The Meaning of Death, According to Charles Saatchi

Dead - A celebration of Mortality
Playing with the dead: a Glasgow slum boy leapfrogs over gravestones Bert Hardy/Getty

Dead – A Celebration of Mortality by Charles Saatchi

The Complete Manual of Suicide was published in 1993 and sold more than a million copies in Japan. The author, Wataru Tsurumi, explained in graphic detail how to complete your suicide effectively. The book offers 11 methods of suicide, each given a pain scale (shown by skulls) and a guaranteed lethality score. Copies have been found beside many suicide victims.

So it's a book about death with a very clear purpose. Can we say the same of Charles Saatchi's Dead – A Celebration of Mortality? Well, maybe – and if you like stories and statistics about death past and present, this will certainly entertain.

So we start in the graveyard of Yekaterinburg in the Ural Mountains, where the exotic tombstones of gangsters killed in Russian Mafia wars celebrate well-paid and exciting lives ... which were also brief and roughly ended. Turn a page and we're considering the fact that Attila the Hun, after inflicting violent death on so many, himself died of nothing more brutal than a nose bleed.

Saatchi likes such twists, just as he likes gallows humour, as offered by Cherokee Bill, the 19th-century American outlaw. He was asked by the hangman if he had any last words: "Hell no, I came here to die, not to make a speech." Freud made a study of gallows humour – it's a global phenomenon – saying, "The ego refuses to be distressed by the provocations of reality, to let itself be compelled to suffer."

Here's a book that loves information, as long as it's about death. So we learn that the box jellyfish has the most powerful venom in the world; that 200 bodies of fallen climbers remain on Everest, making it the world's highest graveyard, and that Greenland possesses the highest suicide rate in the world – one in five of the population will attempt to kill themselves at some point. (Around a million commit suicide around the world per annum, apparently.)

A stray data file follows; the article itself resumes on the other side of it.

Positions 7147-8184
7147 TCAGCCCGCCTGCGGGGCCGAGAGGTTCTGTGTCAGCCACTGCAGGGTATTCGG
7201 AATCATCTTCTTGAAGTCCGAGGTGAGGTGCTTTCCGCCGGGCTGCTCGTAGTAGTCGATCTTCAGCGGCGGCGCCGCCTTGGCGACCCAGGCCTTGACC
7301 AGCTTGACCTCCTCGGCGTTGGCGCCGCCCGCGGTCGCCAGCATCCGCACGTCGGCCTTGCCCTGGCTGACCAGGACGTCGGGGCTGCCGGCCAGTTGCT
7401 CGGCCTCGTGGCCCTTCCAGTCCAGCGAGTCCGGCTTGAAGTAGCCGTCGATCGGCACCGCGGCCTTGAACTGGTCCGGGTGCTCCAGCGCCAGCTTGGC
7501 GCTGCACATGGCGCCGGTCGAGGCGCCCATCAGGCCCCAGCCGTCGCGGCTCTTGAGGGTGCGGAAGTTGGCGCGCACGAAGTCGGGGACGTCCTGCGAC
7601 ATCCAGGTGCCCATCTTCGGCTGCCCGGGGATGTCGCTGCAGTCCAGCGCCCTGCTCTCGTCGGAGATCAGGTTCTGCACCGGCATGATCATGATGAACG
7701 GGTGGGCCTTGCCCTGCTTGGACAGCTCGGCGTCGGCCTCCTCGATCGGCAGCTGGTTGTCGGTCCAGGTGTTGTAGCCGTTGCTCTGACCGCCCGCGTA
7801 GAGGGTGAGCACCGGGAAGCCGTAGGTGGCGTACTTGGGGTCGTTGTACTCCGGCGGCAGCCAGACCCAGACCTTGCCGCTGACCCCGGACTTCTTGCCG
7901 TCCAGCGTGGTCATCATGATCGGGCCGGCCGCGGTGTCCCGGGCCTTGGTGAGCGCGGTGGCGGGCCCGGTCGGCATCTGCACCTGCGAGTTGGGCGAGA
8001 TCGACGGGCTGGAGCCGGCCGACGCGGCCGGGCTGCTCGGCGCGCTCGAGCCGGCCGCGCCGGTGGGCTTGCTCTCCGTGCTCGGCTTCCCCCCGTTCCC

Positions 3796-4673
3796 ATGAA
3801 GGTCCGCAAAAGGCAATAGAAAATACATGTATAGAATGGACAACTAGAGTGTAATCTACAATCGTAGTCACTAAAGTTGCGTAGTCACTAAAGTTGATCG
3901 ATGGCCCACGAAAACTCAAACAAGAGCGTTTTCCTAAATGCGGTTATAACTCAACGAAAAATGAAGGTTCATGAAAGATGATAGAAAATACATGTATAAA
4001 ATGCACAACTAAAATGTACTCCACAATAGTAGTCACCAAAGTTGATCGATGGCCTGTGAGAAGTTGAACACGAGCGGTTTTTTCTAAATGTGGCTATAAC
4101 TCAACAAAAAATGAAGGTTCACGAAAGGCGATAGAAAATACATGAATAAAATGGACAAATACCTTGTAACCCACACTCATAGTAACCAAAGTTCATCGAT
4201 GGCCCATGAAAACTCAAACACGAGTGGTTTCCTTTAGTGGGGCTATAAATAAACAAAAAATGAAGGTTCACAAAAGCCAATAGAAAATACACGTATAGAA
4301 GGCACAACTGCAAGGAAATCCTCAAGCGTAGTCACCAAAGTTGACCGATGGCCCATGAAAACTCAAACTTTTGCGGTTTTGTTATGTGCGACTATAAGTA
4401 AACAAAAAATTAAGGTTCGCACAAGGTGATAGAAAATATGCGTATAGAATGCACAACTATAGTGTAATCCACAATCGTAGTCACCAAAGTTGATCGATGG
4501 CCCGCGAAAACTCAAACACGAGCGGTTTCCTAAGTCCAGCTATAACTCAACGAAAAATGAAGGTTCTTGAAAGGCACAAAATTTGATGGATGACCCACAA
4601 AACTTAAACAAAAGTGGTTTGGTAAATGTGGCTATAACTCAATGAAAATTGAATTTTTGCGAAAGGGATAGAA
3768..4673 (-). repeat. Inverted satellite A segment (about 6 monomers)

And what to do with the ashes of loved ones? You can throw them out to sea – but Keith Richard snorted his father's remains; rapper Tupac's band members rolled up and smoked his ashes while Denise Moon took the ashes of her late partner to court to prove she was not evading council tax.

Meanwhile climate change pessimist Professor Frank Fenner claims the human race will be extinct in 100 years due to our reckless disregard of the planet and the demands of an ever-increasing population. This may explain one of Prince Philip's lesser known public comments: "If I were to be reincarnated, I would wish to return to Earth as a killer virus to lower human population levels." So a saviour of sorts.

It's not all gloom. More than eight million Americans claim a Near-Death Experience (NDE): a sense of being outside the body watching on, a sense of peace, a tunnel, an explosion of light, a sense of unconditional love – and in more than 50% of those questioned, agreeable music. There's then the decision, often reluctant, to return to life on Earth ... heaven must wait.

There isn't much heaven in this book, however, even if we do have a chapter on how to survive a multiple stabbing. The obese Danny Ross survived 38 stab wounds due to his fat protecting his vital body organs.

And so what does it all add up to, this life and death business? Saatchi would probably say, "Not very much". His aim is wry amusement rather than hope. His closing words – in the bold font of a gravestone, to add gravitas – are: "Some lives leave a mark, others leave a stain. Almost everyone lives a life of little consequence to mankind. But wouldn't you prefer to have spent your years rather uselessly but entertainingly – even if your existence didn't achieve anything memorably significant at all?"

Anyone for a drink?

Further reading on ... the grim reaping

Stiff: the Curious Lives of Human Cadavers by Mary Roach. What happens to the bits you leave behind; both ghoulish and fascinating.

The Secret Garden by Frances Hodgson Burnett. On the death of her parents, a girl is sent to live with her uncle who is still grieving for his wife and unwilling even to meet his son for fear he'll die as well. But death's hold begins to crumble.

The Children of Men by P D James. In 2021 a bleak England is depopulating due to infertility. But a few resisters exist.

The Happy Prince by Oscar Wilde. A swallow and a statue work together to save those who are suffering in the world, but they cannot save themselves.